They Lived Again

by Christina Thatcher

In his young life he gut fish for family. Sliced their silvery gills, spread their freckled skin, and cracked their fragile spines. He did it by the sea. Threw the entrails to the gulls and sucked the sea salt air with gulping sounds until his lungs pressed against the rest of him. Then he’d amble, flat-footed, back to his home in the village, stinking like the shore. The windows, warm lit, swelled with the thick scent of dough and flour. He was welcomed with shoulder pats and hair rustling, before his fish were crumbed and thrown into the pan: Pescado Frito with love.

She spent her youth harvesting cork from the cork tree forests of Cádiz. Stripped thick sections by machete, opened them up like hearts, and peeled them off by hand. Her fingers left the inner skin to nourish the tree she left behind. Then she’d walk, leaving her harvest to weather, back to her home in the village. She’d wipe her ripe rough hands on her linen dress, bare legs sweating in the sun. While others sang deep forest songs and laughed the bonded laughs of harvesters: Quercus Suber in friendship.

They lived again in Madrid years later. Passed each other, day by day, faces forward on The Gran Via. She didn’t smell the stench of fish on him. He didn’t notice any corked calluses. They simply walked alone, gray streets thudding under morning feet.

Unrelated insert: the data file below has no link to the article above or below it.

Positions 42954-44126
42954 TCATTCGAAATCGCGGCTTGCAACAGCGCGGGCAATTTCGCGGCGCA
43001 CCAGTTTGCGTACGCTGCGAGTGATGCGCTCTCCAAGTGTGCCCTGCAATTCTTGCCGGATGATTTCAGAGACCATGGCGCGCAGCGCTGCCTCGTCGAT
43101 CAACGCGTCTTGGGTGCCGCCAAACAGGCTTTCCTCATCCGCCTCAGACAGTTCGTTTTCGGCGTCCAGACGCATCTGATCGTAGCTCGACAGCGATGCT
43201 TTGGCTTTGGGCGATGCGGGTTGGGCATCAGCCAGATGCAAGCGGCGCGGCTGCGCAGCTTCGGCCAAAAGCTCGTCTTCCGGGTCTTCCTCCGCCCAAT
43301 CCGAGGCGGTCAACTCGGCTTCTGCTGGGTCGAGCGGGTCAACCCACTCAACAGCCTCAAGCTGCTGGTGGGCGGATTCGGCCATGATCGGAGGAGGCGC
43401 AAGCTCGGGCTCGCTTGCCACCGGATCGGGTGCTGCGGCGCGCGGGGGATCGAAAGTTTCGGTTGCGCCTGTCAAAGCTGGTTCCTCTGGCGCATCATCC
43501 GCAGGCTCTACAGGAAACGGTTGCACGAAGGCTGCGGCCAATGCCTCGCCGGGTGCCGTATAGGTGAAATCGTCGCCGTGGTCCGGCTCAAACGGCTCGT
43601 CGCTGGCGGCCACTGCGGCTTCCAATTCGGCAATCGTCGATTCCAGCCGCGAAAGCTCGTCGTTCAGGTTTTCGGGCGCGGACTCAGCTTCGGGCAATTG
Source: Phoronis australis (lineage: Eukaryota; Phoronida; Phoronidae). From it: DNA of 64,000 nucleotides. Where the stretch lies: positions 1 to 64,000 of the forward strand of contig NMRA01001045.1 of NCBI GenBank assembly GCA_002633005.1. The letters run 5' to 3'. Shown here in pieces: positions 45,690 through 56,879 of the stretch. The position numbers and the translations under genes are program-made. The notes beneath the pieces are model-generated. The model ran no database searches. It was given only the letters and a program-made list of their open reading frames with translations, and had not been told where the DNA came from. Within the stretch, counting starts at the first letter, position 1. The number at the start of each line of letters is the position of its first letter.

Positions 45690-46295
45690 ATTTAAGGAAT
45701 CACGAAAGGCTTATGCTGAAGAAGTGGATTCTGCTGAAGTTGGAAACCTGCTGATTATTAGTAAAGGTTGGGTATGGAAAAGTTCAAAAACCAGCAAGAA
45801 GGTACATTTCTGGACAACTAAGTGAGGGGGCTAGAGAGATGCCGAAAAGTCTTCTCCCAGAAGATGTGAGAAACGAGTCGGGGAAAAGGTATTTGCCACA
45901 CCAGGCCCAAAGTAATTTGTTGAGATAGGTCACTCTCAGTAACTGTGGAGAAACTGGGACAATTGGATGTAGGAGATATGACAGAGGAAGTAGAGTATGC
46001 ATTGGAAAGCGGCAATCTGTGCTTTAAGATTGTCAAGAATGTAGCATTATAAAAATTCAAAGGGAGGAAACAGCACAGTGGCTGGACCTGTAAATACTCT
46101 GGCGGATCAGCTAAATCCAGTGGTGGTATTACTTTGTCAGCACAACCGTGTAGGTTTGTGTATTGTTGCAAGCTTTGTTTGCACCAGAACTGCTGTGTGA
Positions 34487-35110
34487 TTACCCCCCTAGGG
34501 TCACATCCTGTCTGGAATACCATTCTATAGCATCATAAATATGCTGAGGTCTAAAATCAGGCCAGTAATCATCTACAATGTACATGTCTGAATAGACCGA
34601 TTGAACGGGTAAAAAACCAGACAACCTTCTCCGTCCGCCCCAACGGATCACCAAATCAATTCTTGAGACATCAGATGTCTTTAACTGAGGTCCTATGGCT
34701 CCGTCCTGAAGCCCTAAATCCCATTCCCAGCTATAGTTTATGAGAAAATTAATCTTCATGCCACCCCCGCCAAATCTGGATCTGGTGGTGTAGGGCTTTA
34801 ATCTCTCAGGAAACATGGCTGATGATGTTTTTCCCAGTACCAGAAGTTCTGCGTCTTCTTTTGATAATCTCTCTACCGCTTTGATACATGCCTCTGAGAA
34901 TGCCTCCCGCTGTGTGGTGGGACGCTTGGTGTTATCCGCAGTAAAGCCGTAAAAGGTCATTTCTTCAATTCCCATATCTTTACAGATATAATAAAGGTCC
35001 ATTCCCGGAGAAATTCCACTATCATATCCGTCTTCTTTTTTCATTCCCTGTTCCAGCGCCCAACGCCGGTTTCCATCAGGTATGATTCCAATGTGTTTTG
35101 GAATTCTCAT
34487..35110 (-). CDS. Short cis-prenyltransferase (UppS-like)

Their hands were quiet; no sea or earth hung on them.

It was said, in the villages, they had made something of themselves.

Christina Thatcher holds an MA in Creative Writing from Cardiff University. Her non-compressed poetry has recently been published in The London Magazine, the Neon Literary Magazine, and Inkspill. She is currently working on her first collection of short stories and attempting to order her latest poems into a respectable chapbook. Follow Christina @writetoempower.

There is, to this reader, a fable-like quality to this piece, and there also, in general, is (to this reader) a strong connection between the fable and compressed fiction. How do you see the “fable” or fabulist fiction influencing this piece in particular and your work in general? I suppose this piece, like much of my other work, could be considered a modern fable. It acts as a compressed morality tale which highlights, in a small but I hope significant way, the consequences of living a simple life versus living the life that is expected of us.


Check out the write-up of the journal in The Writer.

Matter Press recently released titles from Meg Boscov, Abby Frucht, Robert McBrearty, Tori Bond, Kathy Fish, and Christopher Allen. Click here.

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